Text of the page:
Wednesday, March 4, 2009

AIG still faces credit losses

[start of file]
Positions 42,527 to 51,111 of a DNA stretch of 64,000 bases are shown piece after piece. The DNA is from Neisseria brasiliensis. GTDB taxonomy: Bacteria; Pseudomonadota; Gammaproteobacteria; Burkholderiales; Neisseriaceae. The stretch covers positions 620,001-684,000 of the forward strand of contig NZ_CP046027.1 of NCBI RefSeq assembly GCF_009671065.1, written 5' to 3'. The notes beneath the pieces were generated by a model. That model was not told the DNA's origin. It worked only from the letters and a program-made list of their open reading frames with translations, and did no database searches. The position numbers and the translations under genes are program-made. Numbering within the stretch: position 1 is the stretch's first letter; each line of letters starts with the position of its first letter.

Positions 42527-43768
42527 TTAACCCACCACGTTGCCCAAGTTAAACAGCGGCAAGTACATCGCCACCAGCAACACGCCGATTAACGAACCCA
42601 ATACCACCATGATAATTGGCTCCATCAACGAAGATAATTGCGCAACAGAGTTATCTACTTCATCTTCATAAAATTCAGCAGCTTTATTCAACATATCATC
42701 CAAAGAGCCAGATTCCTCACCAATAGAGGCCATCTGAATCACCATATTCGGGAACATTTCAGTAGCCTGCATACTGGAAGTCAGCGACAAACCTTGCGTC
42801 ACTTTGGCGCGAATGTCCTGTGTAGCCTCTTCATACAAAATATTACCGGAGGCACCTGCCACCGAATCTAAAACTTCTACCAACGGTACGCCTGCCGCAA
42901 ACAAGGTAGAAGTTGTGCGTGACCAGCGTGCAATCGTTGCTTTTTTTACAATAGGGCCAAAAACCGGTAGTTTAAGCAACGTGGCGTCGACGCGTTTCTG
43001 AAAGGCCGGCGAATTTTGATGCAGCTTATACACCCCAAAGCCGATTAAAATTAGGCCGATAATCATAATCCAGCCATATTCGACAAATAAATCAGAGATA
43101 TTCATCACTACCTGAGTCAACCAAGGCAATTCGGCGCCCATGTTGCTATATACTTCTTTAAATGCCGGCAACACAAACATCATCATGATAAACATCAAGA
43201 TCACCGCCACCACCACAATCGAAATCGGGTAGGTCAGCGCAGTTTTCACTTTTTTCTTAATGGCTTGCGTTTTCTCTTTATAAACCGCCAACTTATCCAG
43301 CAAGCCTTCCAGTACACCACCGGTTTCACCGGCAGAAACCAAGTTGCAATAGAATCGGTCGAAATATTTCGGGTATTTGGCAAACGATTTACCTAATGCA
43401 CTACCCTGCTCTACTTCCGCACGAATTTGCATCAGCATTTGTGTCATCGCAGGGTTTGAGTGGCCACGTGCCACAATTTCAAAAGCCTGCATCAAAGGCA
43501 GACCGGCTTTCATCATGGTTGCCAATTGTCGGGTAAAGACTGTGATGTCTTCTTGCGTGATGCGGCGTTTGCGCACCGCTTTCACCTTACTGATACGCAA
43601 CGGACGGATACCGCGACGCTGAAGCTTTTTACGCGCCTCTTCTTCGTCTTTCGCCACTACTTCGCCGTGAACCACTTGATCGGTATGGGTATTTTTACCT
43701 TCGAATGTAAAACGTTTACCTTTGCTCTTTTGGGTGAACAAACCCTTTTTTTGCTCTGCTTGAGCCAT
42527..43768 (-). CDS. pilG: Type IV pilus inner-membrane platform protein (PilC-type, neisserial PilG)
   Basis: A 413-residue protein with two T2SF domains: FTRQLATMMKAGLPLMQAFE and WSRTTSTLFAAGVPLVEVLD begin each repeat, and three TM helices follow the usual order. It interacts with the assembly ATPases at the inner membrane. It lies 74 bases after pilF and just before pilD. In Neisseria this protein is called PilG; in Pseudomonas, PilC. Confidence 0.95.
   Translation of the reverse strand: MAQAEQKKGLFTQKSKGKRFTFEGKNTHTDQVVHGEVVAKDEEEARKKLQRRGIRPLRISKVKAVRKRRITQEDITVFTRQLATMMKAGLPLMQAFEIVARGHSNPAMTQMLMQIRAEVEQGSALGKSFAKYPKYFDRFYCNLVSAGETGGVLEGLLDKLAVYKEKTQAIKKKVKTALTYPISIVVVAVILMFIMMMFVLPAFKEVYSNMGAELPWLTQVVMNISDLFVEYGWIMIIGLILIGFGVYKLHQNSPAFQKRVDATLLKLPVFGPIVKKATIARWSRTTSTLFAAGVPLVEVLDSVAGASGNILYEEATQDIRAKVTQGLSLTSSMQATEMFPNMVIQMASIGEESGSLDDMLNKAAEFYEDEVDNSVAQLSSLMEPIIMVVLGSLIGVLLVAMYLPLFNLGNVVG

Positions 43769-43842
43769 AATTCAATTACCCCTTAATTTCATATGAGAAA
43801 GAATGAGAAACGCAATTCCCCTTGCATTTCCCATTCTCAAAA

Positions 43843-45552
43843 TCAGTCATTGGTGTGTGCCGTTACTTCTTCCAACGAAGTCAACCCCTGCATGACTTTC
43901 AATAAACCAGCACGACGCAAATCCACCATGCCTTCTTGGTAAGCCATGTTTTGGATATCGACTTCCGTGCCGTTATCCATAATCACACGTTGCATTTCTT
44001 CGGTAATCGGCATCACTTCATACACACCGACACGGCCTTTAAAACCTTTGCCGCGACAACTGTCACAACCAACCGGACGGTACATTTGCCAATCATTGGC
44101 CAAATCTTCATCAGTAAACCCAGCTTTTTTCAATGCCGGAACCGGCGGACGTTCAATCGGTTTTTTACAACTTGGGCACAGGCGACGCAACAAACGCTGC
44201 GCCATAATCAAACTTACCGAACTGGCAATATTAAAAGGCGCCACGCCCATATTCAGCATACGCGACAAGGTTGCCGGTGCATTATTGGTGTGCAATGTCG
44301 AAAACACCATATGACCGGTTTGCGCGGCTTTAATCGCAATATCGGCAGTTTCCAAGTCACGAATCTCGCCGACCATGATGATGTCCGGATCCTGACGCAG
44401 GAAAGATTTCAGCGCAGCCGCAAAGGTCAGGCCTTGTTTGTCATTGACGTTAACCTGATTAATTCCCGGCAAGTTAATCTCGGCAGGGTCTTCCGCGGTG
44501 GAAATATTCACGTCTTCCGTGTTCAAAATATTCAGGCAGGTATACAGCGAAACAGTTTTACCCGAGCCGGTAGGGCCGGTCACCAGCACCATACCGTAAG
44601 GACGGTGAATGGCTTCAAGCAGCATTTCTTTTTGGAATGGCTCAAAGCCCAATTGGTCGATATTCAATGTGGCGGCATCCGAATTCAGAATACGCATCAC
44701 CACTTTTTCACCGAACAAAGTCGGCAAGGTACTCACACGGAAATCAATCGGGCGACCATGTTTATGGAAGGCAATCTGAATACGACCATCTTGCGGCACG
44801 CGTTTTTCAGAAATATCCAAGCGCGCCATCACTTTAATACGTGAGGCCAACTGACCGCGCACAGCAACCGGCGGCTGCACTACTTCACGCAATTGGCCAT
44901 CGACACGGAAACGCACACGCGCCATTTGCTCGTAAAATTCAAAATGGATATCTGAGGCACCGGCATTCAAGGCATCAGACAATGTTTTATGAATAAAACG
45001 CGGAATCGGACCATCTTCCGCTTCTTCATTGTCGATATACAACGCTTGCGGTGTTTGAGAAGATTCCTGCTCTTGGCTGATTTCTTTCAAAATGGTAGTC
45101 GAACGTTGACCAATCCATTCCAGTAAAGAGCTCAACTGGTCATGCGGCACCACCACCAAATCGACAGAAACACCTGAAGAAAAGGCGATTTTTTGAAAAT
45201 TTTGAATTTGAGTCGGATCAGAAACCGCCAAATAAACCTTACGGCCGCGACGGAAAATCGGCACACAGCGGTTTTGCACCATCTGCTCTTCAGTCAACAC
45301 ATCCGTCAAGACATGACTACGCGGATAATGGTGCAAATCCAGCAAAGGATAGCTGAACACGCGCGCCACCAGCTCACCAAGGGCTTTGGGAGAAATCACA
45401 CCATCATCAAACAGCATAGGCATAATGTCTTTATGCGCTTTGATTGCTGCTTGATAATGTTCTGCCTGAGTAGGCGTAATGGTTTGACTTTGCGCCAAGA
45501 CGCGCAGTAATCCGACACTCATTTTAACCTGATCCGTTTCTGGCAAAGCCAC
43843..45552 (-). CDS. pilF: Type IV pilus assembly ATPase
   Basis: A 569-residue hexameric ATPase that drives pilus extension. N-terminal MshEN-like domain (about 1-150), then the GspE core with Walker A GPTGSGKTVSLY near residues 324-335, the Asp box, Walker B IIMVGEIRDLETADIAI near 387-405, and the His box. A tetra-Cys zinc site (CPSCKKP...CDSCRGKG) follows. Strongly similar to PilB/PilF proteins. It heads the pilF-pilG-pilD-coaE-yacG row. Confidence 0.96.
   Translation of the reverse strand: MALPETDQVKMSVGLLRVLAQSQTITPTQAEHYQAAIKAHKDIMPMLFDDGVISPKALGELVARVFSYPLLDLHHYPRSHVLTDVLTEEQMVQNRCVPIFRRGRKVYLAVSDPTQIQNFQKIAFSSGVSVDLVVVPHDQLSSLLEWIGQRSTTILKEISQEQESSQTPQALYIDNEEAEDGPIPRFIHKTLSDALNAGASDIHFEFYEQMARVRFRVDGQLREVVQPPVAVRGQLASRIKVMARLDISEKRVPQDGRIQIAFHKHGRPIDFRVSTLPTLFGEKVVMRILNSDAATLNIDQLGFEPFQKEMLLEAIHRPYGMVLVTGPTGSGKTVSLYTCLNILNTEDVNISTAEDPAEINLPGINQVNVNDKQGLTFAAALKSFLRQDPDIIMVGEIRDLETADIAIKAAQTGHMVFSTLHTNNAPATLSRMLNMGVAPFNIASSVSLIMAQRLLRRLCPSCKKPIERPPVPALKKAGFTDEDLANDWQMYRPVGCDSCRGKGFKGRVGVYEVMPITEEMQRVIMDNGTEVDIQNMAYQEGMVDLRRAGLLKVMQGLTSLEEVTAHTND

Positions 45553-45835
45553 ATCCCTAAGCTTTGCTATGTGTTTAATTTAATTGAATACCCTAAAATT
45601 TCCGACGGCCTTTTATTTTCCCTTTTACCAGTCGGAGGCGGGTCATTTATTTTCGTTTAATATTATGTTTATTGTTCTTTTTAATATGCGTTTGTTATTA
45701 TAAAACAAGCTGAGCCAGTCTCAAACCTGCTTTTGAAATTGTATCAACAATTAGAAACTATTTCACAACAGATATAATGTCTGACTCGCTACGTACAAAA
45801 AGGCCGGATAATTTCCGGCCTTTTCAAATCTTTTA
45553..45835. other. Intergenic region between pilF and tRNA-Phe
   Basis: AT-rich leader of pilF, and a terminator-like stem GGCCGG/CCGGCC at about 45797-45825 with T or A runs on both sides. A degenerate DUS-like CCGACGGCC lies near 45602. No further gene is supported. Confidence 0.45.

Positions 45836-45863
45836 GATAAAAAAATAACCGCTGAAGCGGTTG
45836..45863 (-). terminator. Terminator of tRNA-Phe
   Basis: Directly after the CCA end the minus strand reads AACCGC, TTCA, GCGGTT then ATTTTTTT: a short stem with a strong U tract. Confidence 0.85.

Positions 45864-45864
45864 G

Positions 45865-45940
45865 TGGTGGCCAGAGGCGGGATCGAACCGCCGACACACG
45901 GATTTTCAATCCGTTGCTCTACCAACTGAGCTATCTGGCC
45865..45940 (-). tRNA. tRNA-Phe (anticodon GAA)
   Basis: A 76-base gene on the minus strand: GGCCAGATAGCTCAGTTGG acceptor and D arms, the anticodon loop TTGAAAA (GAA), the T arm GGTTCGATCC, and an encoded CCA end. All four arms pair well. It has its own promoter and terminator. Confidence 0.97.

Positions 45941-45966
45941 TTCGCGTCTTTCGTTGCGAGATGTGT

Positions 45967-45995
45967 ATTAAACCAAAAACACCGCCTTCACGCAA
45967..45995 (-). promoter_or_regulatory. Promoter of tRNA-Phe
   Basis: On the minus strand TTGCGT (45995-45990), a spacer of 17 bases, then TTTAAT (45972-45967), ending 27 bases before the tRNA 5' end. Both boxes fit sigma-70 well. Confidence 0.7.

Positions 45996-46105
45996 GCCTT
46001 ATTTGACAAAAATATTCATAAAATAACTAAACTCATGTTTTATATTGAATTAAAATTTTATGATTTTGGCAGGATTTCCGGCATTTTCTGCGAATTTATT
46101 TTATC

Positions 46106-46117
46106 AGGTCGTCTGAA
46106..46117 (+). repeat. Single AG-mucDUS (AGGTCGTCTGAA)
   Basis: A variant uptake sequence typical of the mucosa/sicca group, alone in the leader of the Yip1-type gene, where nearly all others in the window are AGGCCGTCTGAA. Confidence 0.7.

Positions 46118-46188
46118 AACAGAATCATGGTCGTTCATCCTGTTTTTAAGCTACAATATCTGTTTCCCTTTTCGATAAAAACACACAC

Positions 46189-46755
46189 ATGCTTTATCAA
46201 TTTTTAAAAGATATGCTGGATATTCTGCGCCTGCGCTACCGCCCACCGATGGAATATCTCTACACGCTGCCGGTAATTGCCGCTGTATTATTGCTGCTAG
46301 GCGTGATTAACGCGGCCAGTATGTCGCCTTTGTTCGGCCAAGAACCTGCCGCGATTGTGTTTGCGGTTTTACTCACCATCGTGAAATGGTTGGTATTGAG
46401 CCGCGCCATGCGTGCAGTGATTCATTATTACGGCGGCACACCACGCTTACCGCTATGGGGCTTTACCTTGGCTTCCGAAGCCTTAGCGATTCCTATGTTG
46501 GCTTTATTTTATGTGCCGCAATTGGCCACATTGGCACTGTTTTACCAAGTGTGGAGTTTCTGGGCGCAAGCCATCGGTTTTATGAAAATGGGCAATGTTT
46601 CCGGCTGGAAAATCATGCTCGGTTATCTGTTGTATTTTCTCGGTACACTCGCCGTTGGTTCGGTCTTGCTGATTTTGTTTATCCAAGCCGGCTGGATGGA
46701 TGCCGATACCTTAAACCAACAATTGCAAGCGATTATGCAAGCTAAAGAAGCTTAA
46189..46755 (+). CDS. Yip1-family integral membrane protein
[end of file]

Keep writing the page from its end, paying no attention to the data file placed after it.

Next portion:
By Henny Sender in New York Published: March 4 2009 02:00 Last updated: March 4 2009 02:00 AIG, the insurer controlled by the US government, still faces billions of dollars in potential losses on credit guarantees it provided for complex subprime mortgage securities, in spite of its $62bn fourth-quarter loss and regulatory efforts to unwind its holdings, company filings show. The difficulties the authorities face in dealing with AIG spilled into the open yesterday as Ben Bernanke, Federal Reserve chairman, expressed anger with the company in an appearance before the Senate budget committee. "If there is a single episode in this entire 18 months that has made me more angry, I can't think of one other than AIG," he said. "AIG exploited a huge gap in the regulatory system. There was no oversight of the financial products division. This was a hedge fund basically that was attached to a large and stable insurance company." The crisis at AIG stemmed from its activities in the market for credit default swaps - derivatives that function as debt insurance. AIG was particularly active in providing guarantees for securities known as collateralised debt obligations, bonds backed by debts such as subprime mortgages. AIG ran into trouble when its credit rating was downgraded and the value of the CDOs it insured fell, which forced it to post tens of billions of dollars in additional collateral with its counterparties. This process exhausted its resources and prompted the government rescue of the company in September. In November, the Federal Reserve Bank of New York set up a limited liability company called Maiden Lane III - backed by $5bn from AIG and borrowings of up to $30bn from the Fed - to resolve the situation. The idea was that Maiden Lane III would buy CDOs from AIG's counterparties and then tear up the credit insurance issued by AIG. AIG filings this week show that the company retains $12bn in exposure to credit insurance on positions mostly involving subprime mortgages. As of February 18, AIG could have to pay counterparties up to $8bn on these positions, the filing showed. In the days after the creation of Maiden Lane III, AIG and the Fed approached about 20 counterparties with an offer to buy CDOs. By the end of the year, Maiden Lane III had paid nearly $30bn for CDOs with a face value of $62bn, AIG said. AIG paid $32.5bn to terminate the credit insurance on the CDOs, recognising a 2008 loss of $21bn. Counterparties received 100 cents on the dollar for the CDOs, but the prices paid by Maiden Lane III suggested that the CDOs were worth 47 cents on the dollar, said a person familiar with the matter. On Monday, AIG reported a $61.7bn loss and confirmed that it would give the US government a stake in its two biggest divisions as part of a fresh $30bn rescue. Additional reporting by Alan Beattie in Washington

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